International students enrolling in colleges and universities account for a 7 percent increase in the recent academic year with most of the growth in numbers coming from Asia and Southeast Asia. International students leave family and home and community and arrive in the United States for higher education and employment opportunities offered here.
Ayse Balta’s learning journey is typical of the international student seeking opportunities in the United States. She considers how far she has come as she recalls her first semester at Lone Star College-University Park. As a student whose first language was Turkish, she felt anxious she might say something wrong speaking in English.
She credits several LSC-University Park professors for their attention and support, in or out of the classroom. “I was blessed to have Devika Lalsinghani and Tom Rogers,” Balta said. “They were tolerant, accepting and positive.”
Her speaking anxiety now gone, Balta has grown into several student leadership roles. Out of a desire to share her culture, she engaged in talks over coffee or tea and helped increase membership in the International Students Club. She developed communication and executive skills at LSC Leadership College and began taking part in Student Government Association (SGA) meetings. By May of 2013, she had been named SGA president.
A highlight of her tenure was an inspiring video that introduced SGA members to LSC-University Park students and showed them how they can participate in the organization and in the life of their campus.
When asked how she came to develop such a high level of focus, Balta responded, “Confidence comes from facing challenges. I’m not a genius, but beyond that I can learn and be prepared.”
Balta has garnered a scholarship from the University of St. Thomas where she would like to earn a degree in business management after graduation at LSC-University Park this May.
Lone Star College-University Park dual credit student Christopher Brown found inspiration in A Brief History of Time by Stephen Hawking at age 10.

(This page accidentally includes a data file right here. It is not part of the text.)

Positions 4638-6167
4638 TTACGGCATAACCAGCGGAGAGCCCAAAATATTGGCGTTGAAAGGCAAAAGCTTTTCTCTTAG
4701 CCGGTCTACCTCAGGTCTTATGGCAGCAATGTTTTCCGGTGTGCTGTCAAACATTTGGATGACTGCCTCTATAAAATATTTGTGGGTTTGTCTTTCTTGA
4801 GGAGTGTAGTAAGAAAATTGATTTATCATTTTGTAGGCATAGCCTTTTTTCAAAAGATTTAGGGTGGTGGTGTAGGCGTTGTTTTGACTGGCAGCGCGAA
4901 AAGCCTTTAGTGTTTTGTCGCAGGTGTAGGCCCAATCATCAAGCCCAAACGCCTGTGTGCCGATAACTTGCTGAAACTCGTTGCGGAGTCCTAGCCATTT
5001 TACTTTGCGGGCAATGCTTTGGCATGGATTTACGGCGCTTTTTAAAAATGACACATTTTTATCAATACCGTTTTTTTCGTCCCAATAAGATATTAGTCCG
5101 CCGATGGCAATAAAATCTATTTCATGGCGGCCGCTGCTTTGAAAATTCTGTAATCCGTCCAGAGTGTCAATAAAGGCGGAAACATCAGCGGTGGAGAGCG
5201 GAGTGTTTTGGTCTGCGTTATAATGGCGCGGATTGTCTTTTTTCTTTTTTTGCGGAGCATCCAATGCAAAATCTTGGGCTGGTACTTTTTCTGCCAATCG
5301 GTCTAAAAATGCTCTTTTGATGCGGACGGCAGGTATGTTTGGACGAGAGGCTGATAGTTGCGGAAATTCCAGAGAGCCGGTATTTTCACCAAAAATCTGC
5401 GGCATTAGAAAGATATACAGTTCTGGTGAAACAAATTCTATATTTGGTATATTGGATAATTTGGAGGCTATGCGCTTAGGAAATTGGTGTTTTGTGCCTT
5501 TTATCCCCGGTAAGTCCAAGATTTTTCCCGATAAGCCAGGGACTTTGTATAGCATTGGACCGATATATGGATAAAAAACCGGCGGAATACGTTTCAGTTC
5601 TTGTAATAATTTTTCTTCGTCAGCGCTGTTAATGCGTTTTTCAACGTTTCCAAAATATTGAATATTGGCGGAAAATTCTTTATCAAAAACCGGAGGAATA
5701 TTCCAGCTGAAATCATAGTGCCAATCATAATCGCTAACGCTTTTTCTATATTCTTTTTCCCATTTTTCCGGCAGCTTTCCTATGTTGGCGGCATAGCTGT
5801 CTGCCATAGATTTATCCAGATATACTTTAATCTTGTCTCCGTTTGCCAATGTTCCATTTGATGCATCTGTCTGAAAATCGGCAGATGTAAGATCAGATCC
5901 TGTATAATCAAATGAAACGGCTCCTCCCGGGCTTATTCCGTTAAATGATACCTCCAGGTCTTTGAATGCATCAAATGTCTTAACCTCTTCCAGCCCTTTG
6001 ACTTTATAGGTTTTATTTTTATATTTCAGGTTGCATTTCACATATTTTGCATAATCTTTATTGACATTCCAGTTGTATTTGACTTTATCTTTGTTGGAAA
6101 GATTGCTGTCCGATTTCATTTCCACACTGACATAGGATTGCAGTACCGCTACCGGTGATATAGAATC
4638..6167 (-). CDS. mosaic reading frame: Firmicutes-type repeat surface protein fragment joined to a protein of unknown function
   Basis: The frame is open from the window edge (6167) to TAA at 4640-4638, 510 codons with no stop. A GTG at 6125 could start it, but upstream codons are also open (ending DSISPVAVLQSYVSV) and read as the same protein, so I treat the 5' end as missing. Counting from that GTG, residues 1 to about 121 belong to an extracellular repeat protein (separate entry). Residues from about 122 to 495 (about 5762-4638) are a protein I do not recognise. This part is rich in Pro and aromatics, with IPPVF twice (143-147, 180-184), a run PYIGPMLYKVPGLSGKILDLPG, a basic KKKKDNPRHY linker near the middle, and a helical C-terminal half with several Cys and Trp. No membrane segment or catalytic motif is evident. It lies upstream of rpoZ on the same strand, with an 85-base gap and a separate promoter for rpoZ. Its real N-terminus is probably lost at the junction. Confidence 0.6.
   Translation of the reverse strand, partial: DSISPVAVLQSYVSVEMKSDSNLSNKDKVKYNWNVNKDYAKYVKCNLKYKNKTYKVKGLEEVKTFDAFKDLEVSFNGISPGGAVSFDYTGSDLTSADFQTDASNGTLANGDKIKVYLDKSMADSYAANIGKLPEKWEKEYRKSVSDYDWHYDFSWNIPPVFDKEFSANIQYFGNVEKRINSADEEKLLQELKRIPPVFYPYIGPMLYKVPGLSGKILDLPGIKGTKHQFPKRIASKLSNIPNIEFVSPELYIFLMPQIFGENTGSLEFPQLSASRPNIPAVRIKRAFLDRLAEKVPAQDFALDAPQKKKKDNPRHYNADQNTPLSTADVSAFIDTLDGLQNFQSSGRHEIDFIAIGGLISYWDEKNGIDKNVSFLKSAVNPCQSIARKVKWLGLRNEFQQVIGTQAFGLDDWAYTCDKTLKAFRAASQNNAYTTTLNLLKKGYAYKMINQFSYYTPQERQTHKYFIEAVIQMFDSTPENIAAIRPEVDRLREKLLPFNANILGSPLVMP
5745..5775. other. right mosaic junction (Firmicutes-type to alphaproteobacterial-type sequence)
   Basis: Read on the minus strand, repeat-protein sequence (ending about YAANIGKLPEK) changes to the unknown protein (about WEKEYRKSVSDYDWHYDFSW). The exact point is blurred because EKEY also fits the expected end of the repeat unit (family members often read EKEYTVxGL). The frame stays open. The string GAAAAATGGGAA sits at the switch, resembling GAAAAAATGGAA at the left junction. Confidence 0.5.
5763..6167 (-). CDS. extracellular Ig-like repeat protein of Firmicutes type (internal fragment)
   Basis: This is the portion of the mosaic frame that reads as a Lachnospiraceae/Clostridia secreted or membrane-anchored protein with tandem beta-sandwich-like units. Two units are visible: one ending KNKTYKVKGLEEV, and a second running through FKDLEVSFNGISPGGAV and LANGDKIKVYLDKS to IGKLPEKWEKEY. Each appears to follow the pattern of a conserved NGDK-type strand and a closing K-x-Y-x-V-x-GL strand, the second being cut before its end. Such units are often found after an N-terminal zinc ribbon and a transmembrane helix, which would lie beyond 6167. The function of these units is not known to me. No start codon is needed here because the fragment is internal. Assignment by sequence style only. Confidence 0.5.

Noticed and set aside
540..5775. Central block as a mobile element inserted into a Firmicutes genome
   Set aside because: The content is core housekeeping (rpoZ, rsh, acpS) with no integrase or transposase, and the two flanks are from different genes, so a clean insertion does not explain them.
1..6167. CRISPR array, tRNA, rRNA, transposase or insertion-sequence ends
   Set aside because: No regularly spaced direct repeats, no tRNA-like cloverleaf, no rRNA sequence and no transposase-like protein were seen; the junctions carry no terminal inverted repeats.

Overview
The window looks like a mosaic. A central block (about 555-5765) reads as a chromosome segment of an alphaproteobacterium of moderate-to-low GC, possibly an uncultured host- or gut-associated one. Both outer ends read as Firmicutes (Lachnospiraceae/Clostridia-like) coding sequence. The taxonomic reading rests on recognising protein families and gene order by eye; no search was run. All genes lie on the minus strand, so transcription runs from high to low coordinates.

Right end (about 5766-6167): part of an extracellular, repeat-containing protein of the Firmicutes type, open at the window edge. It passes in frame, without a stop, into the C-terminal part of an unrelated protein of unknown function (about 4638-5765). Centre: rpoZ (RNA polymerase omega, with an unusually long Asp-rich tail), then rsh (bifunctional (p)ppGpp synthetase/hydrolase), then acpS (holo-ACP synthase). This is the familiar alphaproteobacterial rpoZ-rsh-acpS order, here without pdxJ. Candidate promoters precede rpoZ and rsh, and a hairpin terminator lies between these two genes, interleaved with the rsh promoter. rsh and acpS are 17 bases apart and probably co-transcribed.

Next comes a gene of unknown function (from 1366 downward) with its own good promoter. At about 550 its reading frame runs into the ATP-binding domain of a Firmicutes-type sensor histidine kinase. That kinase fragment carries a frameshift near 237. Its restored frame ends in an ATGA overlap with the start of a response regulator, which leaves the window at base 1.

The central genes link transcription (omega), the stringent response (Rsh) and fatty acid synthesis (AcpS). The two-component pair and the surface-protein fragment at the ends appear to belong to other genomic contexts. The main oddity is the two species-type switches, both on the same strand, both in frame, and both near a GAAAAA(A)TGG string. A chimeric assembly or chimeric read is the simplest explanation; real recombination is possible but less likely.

“Hawking’s explanation of physics was most interesting,” said Brown, who will graduate in May with a high school diploma and an associate’s degree in science. “He wrote in an animated, accessible style. I wanted to become a physicist after I read the book.” Not one to limit his options, Brown has since pondered math and engineering as potential careers.
Brown enrolled in the Lone Star College dual credit program for high school students who demonstrate a readiness for college-level coursework. The tuition-waived program allows students to earn college and high school credits simultaneously so they can get a cost-effective jump start on four-year degrees.
Brown’s parents, who are both engineers, placed him on an independent course of study at the end of 5th grade when they realized the private school he attended did not offer advanced math.
A disciplined, goal-oriented approach to learning worked especially well for Brown, who has taken a wide range of online courses, including astrophysics and art. To meet the high school requirement for 2 years of a foreign language, Brown even decided to tackle Latin.
Armed with homeschool course syllabi and textbooks, he has accessed resources and materials from OpenCourseWare at MIT and distance learning at Northwestern University and Texas Tech. He has mastered several Advanced Placement tests as a result of his studies.
Brown has also earned a National Merit Scholarship and plans to attend the University of Oklahoma in the fall.